Spaniards arrive and threadies go off
  |  First Published: July 2013

There were some great reports coming from out wide last month that suggest the Spaniards could be in for a great season.

One angler said his sounder blacked out in the shipping lane above what was a migrating school of Spanish mackerel. The school was 20m deep and 50m long! I can remember seeing them like this in the waters off Townsville years ago when fishing Maggy Shoals.

The next few months should be prime Spaniard fishing inshore and I can’t wait to get out there and amongst them. It’ll be good to give the barra a rest too.

I am also looking to fishing the wonky holes targeting reds, trout and other reefies on plastics. All trips so far have produced some decent fish. The Barrier Reef should see some great catches on the reds and some reports from the recent month have been testament to this.

The reefs off Cardwell and Mission Beach have seen some quality catches of red fish, and it’s usually best to hit the reef on the making tides for the best results.

There have been some good early reports of billfish in the shipping lanes. Some have been raised in amongst the mackerel schools, so let’s hope they are as good as last year, or better. The gamefishers will be keen for another good season. If you’re keen to get into chasing marlin and sailfish, contact your nearest gamefishing club and join up as this is the best place to start learning and make a few new friends.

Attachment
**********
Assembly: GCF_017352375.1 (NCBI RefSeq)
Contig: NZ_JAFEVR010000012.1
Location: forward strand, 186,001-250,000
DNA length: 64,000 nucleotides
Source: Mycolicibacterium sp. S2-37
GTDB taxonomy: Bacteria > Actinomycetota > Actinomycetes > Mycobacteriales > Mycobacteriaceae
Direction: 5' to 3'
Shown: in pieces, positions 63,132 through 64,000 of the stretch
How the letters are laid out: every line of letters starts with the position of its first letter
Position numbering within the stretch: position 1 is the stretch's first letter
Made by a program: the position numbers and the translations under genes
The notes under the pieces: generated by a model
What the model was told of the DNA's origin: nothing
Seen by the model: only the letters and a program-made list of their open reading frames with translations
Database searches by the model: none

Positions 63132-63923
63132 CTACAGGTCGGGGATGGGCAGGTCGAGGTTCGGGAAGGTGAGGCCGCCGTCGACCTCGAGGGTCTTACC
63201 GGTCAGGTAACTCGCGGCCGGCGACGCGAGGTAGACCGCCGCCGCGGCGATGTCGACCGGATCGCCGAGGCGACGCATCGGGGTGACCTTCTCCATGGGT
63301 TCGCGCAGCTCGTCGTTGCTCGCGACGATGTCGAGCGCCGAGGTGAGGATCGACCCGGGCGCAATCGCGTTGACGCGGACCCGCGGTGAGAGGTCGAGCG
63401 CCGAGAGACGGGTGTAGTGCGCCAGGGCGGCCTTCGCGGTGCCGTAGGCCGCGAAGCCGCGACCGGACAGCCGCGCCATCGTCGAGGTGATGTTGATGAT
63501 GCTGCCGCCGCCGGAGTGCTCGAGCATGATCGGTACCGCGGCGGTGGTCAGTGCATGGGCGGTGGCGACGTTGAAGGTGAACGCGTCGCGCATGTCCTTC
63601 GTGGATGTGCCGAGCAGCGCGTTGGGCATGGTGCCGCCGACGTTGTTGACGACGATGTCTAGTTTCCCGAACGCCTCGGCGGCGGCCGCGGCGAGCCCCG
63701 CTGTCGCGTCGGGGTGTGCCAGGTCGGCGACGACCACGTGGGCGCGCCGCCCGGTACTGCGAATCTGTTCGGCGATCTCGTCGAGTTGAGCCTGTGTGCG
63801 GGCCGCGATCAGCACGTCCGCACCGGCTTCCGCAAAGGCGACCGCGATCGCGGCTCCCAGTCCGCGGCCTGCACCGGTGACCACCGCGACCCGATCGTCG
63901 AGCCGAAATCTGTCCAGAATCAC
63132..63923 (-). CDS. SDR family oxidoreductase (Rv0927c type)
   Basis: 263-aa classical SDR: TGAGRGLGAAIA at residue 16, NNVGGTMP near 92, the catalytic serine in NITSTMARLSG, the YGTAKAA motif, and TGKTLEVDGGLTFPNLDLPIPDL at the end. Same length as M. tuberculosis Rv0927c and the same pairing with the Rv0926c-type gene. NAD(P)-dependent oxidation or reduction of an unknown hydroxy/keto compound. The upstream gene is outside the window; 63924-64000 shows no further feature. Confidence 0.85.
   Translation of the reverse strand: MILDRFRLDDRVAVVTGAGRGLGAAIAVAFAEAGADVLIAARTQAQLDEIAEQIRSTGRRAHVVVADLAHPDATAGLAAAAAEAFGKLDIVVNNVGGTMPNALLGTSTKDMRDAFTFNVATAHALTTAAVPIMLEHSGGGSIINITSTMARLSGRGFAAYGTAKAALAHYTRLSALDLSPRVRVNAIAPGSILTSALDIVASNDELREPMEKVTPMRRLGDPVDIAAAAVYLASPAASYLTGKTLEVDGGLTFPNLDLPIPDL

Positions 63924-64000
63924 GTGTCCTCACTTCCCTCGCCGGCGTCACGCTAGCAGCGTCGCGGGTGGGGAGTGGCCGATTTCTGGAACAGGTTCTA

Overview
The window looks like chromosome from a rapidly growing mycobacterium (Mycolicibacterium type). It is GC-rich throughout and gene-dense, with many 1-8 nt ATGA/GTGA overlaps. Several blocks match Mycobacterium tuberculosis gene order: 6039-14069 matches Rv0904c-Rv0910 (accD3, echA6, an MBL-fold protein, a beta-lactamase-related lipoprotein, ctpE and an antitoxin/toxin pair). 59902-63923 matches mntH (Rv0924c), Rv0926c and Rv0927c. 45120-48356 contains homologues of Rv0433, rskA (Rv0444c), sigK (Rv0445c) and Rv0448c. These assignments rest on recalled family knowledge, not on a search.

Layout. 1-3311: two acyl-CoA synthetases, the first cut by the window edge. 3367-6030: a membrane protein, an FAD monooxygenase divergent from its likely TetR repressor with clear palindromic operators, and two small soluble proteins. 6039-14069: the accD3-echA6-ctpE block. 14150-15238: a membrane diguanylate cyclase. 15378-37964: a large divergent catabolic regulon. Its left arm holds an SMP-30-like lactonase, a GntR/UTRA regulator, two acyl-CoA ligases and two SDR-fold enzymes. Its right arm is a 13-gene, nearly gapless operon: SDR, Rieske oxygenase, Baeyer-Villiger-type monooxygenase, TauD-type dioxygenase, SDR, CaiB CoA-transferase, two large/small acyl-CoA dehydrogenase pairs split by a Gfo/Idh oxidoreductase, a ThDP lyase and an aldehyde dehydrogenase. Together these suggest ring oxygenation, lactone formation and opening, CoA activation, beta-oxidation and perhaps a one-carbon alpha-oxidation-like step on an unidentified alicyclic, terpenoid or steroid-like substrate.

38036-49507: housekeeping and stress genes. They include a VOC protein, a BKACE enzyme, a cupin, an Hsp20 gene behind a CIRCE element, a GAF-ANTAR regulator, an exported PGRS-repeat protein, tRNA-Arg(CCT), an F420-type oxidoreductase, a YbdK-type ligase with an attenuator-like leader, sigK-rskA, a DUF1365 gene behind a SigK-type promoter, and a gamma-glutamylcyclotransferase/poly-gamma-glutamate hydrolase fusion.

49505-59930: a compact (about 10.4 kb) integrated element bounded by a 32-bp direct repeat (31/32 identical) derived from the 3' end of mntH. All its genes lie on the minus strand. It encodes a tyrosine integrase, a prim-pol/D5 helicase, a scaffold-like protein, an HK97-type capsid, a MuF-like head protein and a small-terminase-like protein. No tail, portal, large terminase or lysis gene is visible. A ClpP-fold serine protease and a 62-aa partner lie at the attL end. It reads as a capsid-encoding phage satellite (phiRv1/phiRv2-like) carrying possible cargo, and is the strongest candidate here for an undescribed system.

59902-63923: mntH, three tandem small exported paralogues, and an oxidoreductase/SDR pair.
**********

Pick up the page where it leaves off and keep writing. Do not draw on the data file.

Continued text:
Inshore the barra can be a little tricky this time of year and if you’re not really switched on with this species then you are better to target other things.

Golden snapper are one such fish that seem to thrive inshore during winter. Around the trenches between inshore islands and rubble pads and pinnacles all hold good numbers of school size specimens in the winter. Most fish are in the 1.5-3kg mark.

Another species that frequent the same areas is the black jewfsh, which is kind of a rare capture in many parts but we do snag the odd few around here. They are an awesome fish and would give my right leg to have them back in numbers once again. They were a very easy target 30-40 years ago but the numbers were punished hard and that’s why they are a rare capture these days, except in parts of northern Australia.

July should also see a run of grunter, as it does most years, particularly either side of the dark moon. Most winter fish don’t get over 2kg in the channel but some of the inner islands can hold schools of larger fish. Live greenback herring is a favourite for the larger fish and squid is an all-round bait for this and other species.

The channel has also had mega schools of small trevs and queenies. For those who enjoy the light tackle there will be plenty of this kind of action all winter. Just simply look for the terns smashing the surface and the pelagics won’t be far away, especially if you throw a small slice in their direction.

If you would like to come up for a charter go to our website at www.hookedonhinchinbrook.com.

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